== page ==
By Stephanie Toro
Self-regulated learning (SRL) is the metacognitive aspect of learning that goes beyond the learning of content and skills. With SRL, students are cognizant of their understanding of content and their learning progress, as well as capable of using advanced thinking skills to create goals and enact learning strategies to achieve outcomes for a specific learning context and environment, all while maintaining motivation and engagement in the learning process. In other words, SRL means knowing how to learn for highly contextualized and individualized situations and being able to modify studying and learning plans based on reflections on one’s progress. All paradigms of SRL, regardless of the educational researcher, have three common phases: planning, monitoring, and evaluating. SRL improves academic performance and can close the achievement gap because the difference between academic success and failure often is not a student’s cognitive ability, but the SRL skills that provide the metacognitive aspect of learning.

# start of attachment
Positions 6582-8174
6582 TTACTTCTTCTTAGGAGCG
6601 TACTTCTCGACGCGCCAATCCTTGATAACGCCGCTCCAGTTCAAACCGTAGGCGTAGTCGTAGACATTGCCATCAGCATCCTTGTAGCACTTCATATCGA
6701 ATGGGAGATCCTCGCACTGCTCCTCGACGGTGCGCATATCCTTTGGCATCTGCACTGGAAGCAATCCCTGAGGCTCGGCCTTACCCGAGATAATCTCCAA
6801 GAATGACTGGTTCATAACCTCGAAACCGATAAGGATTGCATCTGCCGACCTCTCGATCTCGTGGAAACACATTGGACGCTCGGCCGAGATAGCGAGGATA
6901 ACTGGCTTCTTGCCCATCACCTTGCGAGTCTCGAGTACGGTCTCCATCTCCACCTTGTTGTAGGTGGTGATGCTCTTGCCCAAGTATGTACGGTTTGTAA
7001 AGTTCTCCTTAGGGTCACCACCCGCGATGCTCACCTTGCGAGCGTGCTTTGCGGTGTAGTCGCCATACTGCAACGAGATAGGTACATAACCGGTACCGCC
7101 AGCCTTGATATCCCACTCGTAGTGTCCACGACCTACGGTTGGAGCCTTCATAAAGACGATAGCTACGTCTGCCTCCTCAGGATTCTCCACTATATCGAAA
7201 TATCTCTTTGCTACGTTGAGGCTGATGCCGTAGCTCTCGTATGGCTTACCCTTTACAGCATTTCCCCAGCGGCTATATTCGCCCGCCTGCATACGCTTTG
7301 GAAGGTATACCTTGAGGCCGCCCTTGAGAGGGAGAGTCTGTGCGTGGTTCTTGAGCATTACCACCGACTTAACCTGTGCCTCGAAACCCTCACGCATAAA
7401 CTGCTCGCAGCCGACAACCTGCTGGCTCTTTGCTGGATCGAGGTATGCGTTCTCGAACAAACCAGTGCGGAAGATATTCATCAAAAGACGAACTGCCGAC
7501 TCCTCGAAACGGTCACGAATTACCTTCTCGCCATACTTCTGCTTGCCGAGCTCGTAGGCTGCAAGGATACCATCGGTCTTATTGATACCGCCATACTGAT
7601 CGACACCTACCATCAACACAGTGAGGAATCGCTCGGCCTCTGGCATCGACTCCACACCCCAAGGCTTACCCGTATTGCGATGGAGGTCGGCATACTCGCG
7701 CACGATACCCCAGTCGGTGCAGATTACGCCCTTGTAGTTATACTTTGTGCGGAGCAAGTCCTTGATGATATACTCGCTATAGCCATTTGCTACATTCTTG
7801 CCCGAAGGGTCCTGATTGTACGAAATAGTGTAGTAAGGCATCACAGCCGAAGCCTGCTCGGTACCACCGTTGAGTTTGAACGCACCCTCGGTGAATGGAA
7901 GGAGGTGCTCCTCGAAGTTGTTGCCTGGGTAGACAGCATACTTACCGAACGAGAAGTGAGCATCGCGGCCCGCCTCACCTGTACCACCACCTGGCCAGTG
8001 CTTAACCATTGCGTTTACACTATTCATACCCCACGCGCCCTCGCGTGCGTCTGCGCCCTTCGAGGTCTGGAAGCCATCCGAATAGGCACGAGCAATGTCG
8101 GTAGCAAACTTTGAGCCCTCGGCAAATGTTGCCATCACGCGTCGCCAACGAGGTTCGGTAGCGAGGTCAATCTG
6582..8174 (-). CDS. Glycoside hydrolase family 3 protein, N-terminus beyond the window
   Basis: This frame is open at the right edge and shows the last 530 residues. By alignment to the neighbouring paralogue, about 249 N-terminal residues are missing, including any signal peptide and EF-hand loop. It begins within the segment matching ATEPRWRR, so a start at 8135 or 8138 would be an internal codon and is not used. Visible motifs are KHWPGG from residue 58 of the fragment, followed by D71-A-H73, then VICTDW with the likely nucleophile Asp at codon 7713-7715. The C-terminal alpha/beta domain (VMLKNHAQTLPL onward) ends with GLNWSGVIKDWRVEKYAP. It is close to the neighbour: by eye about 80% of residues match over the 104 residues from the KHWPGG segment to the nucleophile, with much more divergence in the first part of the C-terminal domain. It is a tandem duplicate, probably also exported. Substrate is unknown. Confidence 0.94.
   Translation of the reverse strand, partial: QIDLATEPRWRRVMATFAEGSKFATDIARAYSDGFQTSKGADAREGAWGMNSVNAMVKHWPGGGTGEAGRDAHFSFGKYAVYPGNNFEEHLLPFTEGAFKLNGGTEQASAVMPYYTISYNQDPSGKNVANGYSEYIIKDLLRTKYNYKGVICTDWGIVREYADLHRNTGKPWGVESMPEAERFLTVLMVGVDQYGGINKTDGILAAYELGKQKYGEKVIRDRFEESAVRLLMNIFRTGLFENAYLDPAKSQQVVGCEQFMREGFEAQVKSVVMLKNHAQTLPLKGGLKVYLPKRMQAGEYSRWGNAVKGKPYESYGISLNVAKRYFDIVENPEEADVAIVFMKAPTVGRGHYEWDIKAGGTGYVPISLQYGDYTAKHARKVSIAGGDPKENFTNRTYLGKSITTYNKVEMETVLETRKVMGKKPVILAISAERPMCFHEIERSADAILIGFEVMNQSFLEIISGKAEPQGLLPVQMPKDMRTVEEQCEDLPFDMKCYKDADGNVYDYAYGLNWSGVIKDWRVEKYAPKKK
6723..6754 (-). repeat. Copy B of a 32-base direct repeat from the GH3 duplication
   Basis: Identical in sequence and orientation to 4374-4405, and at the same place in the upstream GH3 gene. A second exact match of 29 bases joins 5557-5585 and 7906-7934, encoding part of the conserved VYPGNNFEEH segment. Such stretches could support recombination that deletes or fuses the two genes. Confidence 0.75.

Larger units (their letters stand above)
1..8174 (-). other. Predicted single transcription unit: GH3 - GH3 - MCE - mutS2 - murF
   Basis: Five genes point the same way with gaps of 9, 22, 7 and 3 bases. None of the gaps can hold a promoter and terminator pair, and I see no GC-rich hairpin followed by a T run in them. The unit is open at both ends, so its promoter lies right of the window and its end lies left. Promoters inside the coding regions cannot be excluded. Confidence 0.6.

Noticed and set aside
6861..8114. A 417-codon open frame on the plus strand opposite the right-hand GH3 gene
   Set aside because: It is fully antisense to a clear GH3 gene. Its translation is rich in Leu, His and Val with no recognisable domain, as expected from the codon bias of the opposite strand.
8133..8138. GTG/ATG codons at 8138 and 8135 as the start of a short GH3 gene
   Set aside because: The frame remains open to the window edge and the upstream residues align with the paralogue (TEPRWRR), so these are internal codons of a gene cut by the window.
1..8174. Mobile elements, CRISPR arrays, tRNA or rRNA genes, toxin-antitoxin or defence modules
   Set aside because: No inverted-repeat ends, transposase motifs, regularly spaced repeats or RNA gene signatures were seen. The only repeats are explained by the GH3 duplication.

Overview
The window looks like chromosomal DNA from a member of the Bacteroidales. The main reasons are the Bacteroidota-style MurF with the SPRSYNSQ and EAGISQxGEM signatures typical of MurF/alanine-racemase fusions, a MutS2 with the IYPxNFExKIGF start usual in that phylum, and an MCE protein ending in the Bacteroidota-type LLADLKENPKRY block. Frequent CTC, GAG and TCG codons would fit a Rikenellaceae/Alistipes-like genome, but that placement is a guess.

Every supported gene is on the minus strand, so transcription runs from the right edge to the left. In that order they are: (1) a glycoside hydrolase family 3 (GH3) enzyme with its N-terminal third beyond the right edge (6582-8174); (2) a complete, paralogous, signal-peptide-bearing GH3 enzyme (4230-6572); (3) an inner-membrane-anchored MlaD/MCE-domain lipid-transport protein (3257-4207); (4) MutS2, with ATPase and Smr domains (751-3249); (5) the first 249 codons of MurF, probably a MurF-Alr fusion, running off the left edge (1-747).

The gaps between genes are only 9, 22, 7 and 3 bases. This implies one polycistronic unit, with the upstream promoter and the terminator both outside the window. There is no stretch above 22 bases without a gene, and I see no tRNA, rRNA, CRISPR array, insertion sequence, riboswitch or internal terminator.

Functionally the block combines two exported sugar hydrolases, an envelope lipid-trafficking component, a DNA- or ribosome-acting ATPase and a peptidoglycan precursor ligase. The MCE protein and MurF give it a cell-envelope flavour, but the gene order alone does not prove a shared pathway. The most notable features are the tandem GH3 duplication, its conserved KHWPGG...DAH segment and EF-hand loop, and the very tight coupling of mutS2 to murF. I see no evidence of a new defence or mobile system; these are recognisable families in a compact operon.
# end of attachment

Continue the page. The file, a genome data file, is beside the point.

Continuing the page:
Numerous studies have shown that SRL, which includes the knowledge of how to learn, is correlated with higher academic achievement (Pintrich & DeGroot, 1990; Zimmerman, 1990, 2008). Particularly in middle school education, SRL development has been shown to be an indicator of success in school because explicit teaching of SRL led to increases in motivation and academic achievement (Cleary & Zimmerman, 2004). By looking for the differences between high-achieving students and non-achieving students, some researchers have found there was a significant difference in the SRL knowledge and skills between the two groups of students (Borkowski & Thorpe, 1994; Zimmerman et al., 2002). In a study that assigned students to receive an SRL intervention related to a math course, those in the experimental group receiving the SRL intervention had a 25% higher pass rate on a national gateway math exam than students in the control group (without the treatment; Zimmerman et al., 2011). Additionally, researchers found that the experimental group had high self-efficacy beliefs before solving a problem and were able to evaluate their own performance after solving problems. As important as SRL is to academic success, it should be acknowledged that SRL is not connected with a student’s intelligence level. All students are capable of using SRL so they can become effective and efficient in their study strategies (Zimmerman, 2002). SRL development has been shown to be an indicator of students’ academic achievement regardless of their mental abilities (Pape et al., 2002). Because SRL is a “developable aptitude,” Winne (1996, p. 330) advocates that all students should receive SRL training due to a need for a tool kit of strategies.